T3 and T4 are thyroid hormones that regulate metabolism and other body functions. Laboratory tests determine the level of these hormones in the body to help diagnose thyroid disorders.
The thyroid gland uses iodine to make thyroxin (T4) and triiodothyronine (T3). The pituitary gland releases thyroid stimulating hormone (TSH) to induce T4 and T3 production in the thyroid gland.
Common tests that measure the amount of T3 and T4 include blood tests that determine serum T3 and T4 levels and radioimmunoassay (RIA) for patients who do not take thyroid replacement medication.
According to the University of Michigan Health System, the normal range of T4 is 5–13.5 micrograms per deciliter. If the level of T4 is higher, then the thyroid is producing too much hormone or the dosage of thyroid replacement medication is too high. A lower level indicates decreased thyroid function or that the dosage of thyroid replacement medication is too low.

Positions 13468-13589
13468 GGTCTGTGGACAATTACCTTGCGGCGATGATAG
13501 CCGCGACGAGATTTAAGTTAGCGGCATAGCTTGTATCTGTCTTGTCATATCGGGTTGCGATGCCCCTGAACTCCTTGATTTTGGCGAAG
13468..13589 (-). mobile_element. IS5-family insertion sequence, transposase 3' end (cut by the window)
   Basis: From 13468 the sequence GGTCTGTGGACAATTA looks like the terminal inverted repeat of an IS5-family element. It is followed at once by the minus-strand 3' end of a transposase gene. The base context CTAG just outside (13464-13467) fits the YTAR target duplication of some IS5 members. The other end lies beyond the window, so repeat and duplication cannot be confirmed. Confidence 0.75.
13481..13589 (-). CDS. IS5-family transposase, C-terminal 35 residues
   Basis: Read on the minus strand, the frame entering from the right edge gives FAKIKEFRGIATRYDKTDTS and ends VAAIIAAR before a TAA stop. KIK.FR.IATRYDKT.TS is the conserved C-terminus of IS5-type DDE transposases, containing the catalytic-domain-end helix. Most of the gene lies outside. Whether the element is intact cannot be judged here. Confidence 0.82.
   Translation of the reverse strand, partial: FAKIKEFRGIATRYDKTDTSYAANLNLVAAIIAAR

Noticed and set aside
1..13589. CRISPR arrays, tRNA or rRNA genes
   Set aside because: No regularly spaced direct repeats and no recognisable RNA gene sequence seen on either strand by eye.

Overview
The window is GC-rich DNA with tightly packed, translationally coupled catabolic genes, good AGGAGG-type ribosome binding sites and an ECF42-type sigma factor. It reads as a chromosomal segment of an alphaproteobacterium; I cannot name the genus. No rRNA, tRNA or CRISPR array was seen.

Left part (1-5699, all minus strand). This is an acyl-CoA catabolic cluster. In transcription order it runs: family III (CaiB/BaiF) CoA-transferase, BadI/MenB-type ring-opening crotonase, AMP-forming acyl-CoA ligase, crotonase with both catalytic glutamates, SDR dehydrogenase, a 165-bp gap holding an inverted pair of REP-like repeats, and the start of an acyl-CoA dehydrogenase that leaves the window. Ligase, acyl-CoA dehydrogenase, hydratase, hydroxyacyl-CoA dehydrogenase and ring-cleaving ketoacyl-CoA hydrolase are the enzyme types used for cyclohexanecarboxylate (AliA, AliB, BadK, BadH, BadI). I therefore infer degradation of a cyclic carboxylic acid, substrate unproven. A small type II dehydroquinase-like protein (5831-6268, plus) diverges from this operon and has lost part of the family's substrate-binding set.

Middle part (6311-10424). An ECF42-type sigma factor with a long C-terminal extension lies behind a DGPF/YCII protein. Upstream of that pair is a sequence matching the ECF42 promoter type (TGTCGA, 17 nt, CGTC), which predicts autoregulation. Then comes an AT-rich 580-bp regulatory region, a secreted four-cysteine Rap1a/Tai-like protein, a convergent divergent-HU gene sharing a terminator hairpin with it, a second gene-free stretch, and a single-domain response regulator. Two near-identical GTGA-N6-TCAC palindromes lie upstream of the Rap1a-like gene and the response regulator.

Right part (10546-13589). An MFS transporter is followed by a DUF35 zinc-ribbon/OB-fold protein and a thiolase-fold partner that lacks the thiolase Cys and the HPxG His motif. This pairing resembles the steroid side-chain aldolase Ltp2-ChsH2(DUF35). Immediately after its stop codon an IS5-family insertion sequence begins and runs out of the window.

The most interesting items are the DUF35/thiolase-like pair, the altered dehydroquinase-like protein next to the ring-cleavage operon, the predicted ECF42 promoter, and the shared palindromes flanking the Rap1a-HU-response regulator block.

The normal range for T3 is 100-200 nanograms per deciliter, which equals 0.1-0.2 micrograms per deciliter. A higher level of T3 may indicate hyperthyroidism, Graves disease, or possibly thyroid cancer. Lower T3 may indicate hypothyroidism or Hashimoto’s disease. Liver disease and pregnancy cause artificially high T3 readings.
Estrogen and some medications can affect the level of T3 and T4 in the blood. A combination of tests can more accurately identify thyroid abnormalities than a single test.